The imam at a vandalised mosque in the small US town of Fort Smith, Arkansas forgave and paid the fines attached to the man's conviction for the hate crime.
In October 2016, Abraham Davis etched swastikas and wrote “go home” in spray paint on Masjid Al Salam mosque, prompting authorities to charge him with a felony hate crime. Davis was caught on the mosque’s security cameras.
"We knew this person did a bad thing and there has to be consequences for their actions," the imam, Louay Nassri, told a local NBC affiliate in Arkansas after paying the fine on 31 December. "But we didn't have any ill feelings towards anybody," he added.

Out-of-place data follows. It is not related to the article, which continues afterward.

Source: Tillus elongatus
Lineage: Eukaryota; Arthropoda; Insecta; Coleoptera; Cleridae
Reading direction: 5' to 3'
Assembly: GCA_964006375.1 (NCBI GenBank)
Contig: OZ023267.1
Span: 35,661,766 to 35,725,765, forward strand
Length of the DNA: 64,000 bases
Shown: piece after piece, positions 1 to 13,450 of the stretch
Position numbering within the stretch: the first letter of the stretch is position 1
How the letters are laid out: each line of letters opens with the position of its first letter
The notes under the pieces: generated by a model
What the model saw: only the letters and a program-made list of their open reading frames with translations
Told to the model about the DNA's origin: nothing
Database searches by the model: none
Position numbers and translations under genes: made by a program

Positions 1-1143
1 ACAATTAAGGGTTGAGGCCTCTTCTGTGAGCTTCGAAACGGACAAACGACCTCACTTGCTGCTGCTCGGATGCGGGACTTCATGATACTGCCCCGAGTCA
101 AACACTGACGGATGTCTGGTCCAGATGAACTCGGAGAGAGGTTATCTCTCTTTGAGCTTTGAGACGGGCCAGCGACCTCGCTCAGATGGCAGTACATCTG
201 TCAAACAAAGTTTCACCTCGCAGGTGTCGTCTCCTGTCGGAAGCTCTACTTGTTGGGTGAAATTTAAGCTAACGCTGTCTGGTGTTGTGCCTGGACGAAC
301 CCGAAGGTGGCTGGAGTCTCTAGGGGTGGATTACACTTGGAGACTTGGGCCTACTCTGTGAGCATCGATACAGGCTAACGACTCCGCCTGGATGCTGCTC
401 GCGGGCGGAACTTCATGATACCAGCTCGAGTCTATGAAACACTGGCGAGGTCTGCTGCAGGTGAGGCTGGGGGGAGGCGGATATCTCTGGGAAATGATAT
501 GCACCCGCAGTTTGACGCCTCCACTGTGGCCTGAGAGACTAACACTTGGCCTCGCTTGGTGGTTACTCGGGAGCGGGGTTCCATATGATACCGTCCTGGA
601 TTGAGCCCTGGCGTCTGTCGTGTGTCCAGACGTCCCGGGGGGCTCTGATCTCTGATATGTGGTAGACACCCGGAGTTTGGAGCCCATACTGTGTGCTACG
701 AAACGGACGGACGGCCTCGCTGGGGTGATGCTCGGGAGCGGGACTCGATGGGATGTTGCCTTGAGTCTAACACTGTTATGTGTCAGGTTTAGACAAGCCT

Nassri said that the money – $1,700 – was originally scheduled to go towards the mosque’s renovations, but then had a change of heart.
"After all that he had been through, we didn't want him sitting on the severe financial stress," he said. "And like I told him, we want him to have a much better future."
"If he would've known who we are, he wouldn't have done this. If we would've known his troubles with us, we would've tried to help him. Communication is extremely important. Education is extremely important," Nassri added.
James Zogby, president of the Arab American Institute, a Washington-based think tank, told Middle East Eye earlier that right wing attacks on Muslims and the effects of the Arab Spring, including a new wave of immigration, have unsettled Arab American identity.
More than 600,000 immigrants from the Arab world have arrived to the US in the past 15 years, according to Zogby.